The final episode features an interview with a local farm worker, Francisco Naranjo. It’s in Spanish and the highlights are translated below.
Californian: How long have you worked as a farm worker?
Francisco: Not only did I work, I came from four generations. My grandparents, my parents, us and my children also worked to help the university and agriculture.
C: If your parents were also working, at what age did you start working as a farm worker?
F: My father is a Mexican farm worker and we also work from Mexico. I have worked in various professions from the age of 12 until today.
C: What are you doing in your job right now?
F: It has to do with building a house, most of the house is built, but there is still things to be built. In December, they must be dismantled and the materials cleaned.
C: Do you put them together so people can live in them while they work?
F: They are small houses like nurseries. You can tell they are a preschool. The fruits are very delicate, so a house to protect them from water.
C: Did you do this during the pandemic a year ago?
F: Yes, I was very influenced.
C: Tell us a bit about work during a pandemic.
F: I had to find a job. The supervisor gave us the option of coming without pay for three days, which would only represent 30 or 40 workers. I decided to go in, but the rest was delayed, probably because I didn’t have all the information, but I don’t know the reason.
C: Did they want you to come without getting paid?
F: If there are sick days, 3 days without pay. There was nothing at home.
C: How did you get the information about the pandemic, did you read the treaty or how did you get it?
F: Through the union. I am still working under a union contract and the supervisor also provided us with information. If he wants to follow his boss’s rules, it’s good to get informed, because the job depends on him.
C: Are you afraid of finding a job during a pandemic?
EN: Yes. Fear is part of being human and we are all included in it.
C: Please tell us more about your feelings about working during a pandemic.
F: That they left us behind is one of the emotions… it’s not the same job anymore. I have little work. After falling into the job, I had two opportunities to be observed. Some people have been infected with COVID. Two 14-day periods when I wasn’t working, 28 days when I wasn’t working. The first period they did not pay me, and the second time they paid me the published 80 hours.
C: Did you feel that your business was protecting you? Did they give you a mask or something?
F: Yes, but it turns out they don’t put too much emphasis on the materials. The supervisor only distributed masks when there was a rally. The mask was not very comfortable and I was told, “I don’t know how. [the masks] felt. There is no obligation to use it. “… The masks I have now are comfortable, and the masks they gave me were uncomfortable and I felt drowned.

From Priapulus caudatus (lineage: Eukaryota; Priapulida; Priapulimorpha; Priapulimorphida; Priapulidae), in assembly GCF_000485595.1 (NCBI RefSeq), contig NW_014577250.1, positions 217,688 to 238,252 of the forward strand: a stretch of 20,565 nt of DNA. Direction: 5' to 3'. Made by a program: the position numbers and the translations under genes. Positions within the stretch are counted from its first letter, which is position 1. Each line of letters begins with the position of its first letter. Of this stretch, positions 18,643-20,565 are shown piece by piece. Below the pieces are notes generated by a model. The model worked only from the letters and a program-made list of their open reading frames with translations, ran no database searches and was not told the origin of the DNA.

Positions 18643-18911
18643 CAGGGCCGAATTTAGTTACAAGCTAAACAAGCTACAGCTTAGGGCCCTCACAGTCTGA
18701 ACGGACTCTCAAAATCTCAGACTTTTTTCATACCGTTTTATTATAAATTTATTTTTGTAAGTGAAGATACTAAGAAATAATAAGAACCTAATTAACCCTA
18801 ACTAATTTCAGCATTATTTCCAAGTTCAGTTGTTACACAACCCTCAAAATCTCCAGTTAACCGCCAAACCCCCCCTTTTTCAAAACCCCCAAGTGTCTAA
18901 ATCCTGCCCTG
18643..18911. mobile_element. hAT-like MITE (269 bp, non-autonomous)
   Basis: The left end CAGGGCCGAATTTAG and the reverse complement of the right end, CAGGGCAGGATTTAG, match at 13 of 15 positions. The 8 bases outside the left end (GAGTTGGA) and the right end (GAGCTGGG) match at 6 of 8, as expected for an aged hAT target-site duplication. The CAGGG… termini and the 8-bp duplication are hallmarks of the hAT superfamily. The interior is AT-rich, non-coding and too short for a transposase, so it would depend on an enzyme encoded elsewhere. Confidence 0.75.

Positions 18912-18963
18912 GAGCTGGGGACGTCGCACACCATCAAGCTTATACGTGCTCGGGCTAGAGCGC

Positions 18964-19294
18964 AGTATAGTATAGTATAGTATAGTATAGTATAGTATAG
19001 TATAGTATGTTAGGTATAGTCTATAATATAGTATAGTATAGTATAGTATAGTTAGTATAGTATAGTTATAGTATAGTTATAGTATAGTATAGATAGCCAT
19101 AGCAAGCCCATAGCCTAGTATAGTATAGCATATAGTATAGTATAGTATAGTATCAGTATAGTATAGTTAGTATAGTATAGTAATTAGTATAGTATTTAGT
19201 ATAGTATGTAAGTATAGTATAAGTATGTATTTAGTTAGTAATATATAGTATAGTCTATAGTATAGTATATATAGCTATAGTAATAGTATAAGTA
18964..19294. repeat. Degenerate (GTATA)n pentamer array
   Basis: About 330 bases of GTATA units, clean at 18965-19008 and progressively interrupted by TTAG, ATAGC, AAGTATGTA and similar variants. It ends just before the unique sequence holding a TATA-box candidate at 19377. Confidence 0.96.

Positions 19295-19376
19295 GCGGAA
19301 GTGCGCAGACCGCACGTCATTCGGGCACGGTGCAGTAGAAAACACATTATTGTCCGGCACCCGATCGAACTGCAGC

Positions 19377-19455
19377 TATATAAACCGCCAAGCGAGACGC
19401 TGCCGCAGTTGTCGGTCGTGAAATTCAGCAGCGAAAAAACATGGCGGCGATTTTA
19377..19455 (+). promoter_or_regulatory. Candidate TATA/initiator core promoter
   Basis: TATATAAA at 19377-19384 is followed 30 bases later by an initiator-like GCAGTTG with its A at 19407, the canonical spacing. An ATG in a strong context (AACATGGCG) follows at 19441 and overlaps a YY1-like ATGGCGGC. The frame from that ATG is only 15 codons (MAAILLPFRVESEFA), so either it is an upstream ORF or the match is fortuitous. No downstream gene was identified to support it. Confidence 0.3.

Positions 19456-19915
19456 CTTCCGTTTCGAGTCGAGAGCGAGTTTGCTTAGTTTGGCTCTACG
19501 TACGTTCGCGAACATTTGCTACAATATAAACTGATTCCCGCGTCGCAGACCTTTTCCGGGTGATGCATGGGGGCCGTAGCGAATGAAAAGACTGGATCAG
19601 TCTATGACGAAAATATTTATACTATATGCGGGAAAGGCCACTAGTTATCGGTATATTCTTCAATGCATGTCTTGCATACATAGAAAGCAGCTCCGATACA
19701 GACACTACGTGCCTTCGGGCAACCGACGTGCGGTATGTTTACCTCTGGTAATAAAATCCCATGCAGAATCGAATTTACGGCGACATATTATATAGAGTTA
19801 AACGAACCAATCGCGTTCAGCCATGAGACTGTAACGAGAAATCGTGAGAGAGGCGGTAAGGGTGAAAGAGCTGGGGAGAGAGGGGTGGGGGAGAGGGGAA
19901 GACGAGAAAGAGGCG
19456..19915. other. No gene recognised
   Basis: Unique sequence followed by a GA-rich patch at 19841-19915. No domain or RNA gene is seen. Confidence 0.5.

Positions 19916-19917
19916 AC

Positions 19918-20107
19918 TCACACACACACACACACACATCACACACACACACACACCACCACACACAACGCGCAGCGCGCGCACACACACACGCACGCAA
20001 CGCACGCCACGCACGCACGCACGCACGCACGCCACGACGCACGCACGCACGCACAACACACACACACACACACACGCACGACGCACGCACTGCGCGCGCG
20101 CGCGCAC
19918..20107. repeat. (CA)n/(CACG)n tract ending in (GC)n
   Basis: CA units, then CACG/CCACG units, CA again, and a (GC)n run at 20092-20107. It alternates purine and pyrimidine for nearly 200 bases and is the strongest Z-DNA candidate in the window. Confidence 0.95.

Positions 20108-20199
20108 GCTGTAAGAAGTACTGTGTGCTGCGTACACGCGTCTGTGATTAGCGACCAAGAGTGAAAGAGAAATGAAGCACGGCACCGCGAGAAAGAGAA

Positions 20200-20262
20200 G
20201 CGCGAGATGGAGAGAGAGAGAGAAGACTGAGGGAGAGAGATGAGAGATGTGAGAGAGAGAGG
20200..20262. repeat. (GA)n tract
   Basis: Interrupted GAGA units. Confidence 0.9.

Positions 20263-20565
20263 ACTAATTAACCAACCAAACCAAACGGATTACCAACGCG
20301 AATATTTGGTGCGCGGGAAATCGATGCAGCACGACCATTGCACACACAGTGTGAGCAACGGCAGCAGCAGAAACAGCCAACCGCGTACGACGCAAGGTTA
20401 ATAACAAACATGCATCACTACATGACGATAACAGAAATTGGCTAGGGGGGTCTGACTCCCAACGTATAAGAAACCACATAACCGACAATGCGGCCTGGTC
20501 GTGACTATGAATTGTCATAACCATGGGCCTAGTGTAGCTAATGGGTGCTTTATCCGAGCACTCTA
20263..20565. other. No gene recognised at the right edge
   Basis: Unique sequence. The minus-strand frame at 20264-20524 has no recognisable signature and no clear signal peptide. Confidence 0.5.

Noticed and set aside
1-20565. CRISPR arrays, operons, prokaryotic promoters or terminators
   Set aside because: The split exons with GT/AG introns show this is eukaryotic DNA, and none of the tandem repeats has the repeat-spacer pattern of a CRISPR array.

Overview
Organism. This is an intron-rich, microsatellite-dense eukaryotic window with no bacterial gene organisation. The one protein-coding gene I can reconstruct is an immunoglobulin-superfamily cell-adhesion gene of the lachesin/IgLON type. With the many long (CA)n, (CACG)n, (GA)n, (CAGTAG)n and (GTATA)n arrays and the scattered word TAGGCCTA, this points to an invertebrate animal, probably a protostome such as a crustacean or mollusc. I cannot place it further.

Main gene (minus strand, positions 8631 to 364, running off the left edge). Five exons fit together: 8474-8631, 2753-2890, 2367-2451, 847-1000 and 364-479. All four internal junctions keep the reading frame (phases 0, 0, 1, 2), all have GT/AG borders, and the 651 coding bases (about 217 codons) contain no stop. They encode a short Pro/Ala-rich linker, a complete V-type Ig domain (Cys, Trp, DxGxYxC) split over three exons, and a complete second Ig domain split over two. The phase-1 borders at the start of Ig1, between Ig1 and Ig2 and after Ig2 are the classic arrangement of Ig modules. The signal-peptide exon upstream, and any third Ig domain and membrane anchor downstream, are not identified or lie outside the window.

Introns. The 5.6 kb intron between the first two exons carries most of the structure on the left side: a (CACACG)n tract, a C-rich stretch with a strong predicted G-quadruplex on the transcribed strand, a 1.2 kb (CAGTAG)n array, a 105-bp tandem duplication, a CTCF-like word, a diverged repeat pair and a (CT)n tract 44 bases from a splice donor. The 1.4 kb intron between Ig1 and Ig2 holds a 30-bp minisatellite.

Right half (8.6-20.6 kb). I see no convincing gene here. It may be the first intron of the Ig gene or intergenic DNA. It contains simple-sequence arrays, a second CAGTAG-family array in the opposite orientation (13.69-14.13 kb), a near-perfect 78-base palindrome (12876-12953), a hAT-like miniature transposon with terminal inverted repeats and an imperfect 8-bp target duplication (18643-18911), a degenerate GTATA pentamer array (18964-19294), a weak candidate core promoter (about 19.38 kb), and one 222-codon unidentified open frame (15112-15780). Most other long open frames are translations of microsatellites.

C: You said that masks are not mandatory …
F: That’s what they said, “use them if you want”. But I had to take a break if I didn’t use it… A lot of people used handkerchiefs.
C: So everyone had handkerchiefs or masks?
F: Yes, there are a lot.
C: Have you seen anyone without them?
F: I needed it, so I had to wear it.
C: Did you work during the fire?
F: Yes, I worked for several days.
C: Do you think your business protects you when you go to work in the middle of a fire, or do you have your best intentions in mind?
F: It’s not really a business, but it’s OSHA that doesn’t pay attention to it… OSHA needs to be more vigilant.
C: So don’t you think OSHA is working well?
F: I don’t know where I found it.
C: There is no one nearby. Is there something you would like people to know about working in a pandemic or fire?
F: I would like the company to be clearer on who is sick… How do I know if someone I work closely with is infected with COVID-19?
C: Are you preparing for this year’s fire on this theme?
F: Well, people are working. We have to work because it is the only entry we have: Agriculture. We don’t know how to do anything else.
C: Do your colleagues want to be vaccinated?
F: They are afraid. I was afraid to have it too. In an interview, I talked about it.
C: During the pandemic, did people feel that you valued yourself, or not so much?
F: We wanted our boss to do more business. There was a business there. There was a mariachi and there was food … but they got angry and told me that it was not important, the supervisor told me that it was not important and that I should go back to work Yes, I was not paying attention… the company has nothing to do, it just cooperates.
C: That was my question, but if I wasn’t asking you what people think they need to know, I wanted to give you some time. What you want to share.
F: I want more training to pay more attention to supervisors… knowing that the government is putting in billions of dollars, they are putting that money to good use and their staff should be trained to be able to work more with us. There is also a message to President Joe Biden. We voted for him so that he can support immigration reform. And we are not the only ones to support it. Like Shay Myers in Ohio, who wants immigration reform, he’s also backed by Joe Biden’s colleagues. I hope this message gets to President Joe Biden and he doesn’t let us down so we can all win. Ranchero has his farmer and we are not afraid.
California journalist and podcaster Angelica Cabral covers topics ranging from movies shot in Monterey County to sums politicians have raised. Do you have any interesting history tips? Email him at [email protected] You can also follow her on Twitter @ avcabral97
An Account of Agriculture: Episode 4 Source link An Account of Agriculture: Episode 4